On May 22, 2019, a platoon from Bravo Company, 2nd Battalion, 113th Infantry Regiment belonging to the New Jersey National Guard rolled out from Camp Lemonnier to convoy down to a host nation army base in Djibouti. None of them could have imagined that three of their teammates would nearly die on the way home that afternoon.
The task was routine, go out to the range and have each soldier qualify on the M240B machine gun. A range packet was submitted, and a risk assessment was conducted. While they were at the range, it began to rain. One of the soldiers Connecting Vets spoke to stated the weather forecasts that day included rain. A senior leader disagreed, stating they did not know there would be bad weather until that morning when the Air Force told them there was a storm blowing in from the south.
Whichever the case, when it began raining the operations cell at Camp Lemonnier told the platoon to return to base. As they drove through the narrow passes of the Arta Mountains, the rain increased substantially. In order to escape the weather, most of the soldiers in the back of the first LMTV (Light Medium Tactical Vehicle) transferred to the 2nd and 3rd vehicles which had covered beds. At this point, a flash flood had formed, and a wall of water came rushing towards the platoon as they attempted to essentially drive up river on what had been a dry canyon on their way to the range. That was when the lead vehicle hit a submerged rock. The LMTV ground to a halt, while the other two vehicles veered to the side seeking higher ground.
The lead vehicle which had hit the rock was deadlined in the middle of the flooded plain. Video footage shot by one of the soldiers on his cell phone reveals what happened next. The floodwaters pound into the LMTV, turning it around in the water while the three troops in the cab of the vehicle attempted to escape by climbing out of the back and move towards the bed of the vehicle. The platoon watched in horror as the LMTV began to capsize, rolling over in the water. The three soldiers stranded in the middle of the flood jumped in a last-ditch effort to save themselves. One of the three got slammed into some nearby rocks and his teammates acted fast to form a human chain and wade into the water, recovering him before he could be washed downstream.
The other two soldiers disappeared beneath the muddy waters and were presumed dead.
Without any immediate communications with headquarters, one of the soldiers came upon a passing civilian and used his cell phone to call back to Camp Lemonnier and report the incident. The soldiers back at the base launched a quick reaction force which also encountered difficulties due to washed-out roads and flooding. No one had been anticipating six or seven feet of floodwater, a senior leader in the unit said.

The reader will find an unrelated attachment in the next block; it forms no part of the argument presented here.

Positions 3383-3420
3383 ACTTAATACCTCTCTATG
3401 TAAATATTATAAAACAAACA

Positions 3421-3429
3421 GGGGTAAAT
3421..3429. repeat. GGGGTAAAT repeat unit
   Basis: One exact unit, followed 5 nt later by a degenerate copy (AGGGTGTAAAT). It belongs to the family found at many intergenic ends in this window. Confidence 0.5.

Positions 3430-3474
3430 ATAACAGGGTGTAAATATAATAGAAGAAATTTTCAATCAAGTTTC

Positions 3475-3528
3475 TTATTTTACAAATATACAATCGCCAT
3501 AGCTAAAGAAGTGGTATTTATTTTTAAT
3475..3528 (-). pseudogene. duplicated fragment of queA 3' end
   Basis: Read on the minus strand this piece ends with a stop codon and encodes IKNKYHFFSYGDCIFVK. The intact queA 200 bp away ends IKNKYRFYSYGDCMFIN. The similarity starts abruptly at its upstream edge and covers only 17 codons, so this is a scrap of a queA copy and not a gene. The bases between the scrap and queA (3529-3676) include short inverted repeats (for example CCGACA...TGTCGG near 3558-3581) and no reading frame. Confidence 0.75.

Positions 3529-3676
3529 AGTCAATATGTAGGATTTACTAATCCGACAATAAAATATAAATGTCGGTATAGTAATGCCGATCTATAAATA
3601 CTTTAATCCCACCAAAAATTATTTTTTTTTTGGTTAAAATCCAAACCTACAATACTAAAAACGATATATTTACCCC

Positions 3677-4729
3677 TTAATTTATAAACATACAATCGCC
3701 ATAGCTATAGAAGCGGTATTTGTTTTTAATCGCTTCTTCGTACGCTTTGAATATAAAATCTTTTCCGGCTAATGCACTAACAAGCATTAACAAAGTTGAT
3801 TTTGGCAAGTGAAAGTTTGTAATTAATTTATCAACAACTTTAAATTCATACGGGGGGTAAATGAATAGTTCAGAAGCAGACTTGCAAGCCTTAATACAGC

Meanwhile, the two soldiers washed downstream were very much alive. One was washed a few kilometers downriver before he managed to struggle back to the shore. Battered against the rocks, half-drowned, and exhausted, he was separated from his platoon but somehow staggered back to their location and rejoined them. The third soldier was washed farther downriver and nearly out to sea. Closer to the coast, the water spread out into a flood plain and he was able to be recovered by the French military who rendered medical assistance to him and informed Lemonnier they had one of their soldiers.
Eventually, all of the soldiers were recovered and returned to base, some evacuated to Germany for further medical treatment before coming back to Djibouti.
Miraculously, everyone survived but some bad blood persists amongst the men who feel their chain of command recklessly sent them to the range that day.
"There was an 'investigation' conducted by the unit itself that concluded nothing," one National Guard soldier told Connecting Vets. However, at least one senior leader felt the incident was an act of God that they could not have anticipated.
"Not in a million years would I have thought there would be six or seven feet of water," he said. "I thought the guys were bullshitting me at first about why they wrecked the LMTV."
Connecting Vets asked AFRICOM's public affairs office if they had a comment about the incident and were referred to the unit in question. When the New Jersey National Guard public affairs office was contacted they said they had no knowledge of the incident and to contact AFRICOM.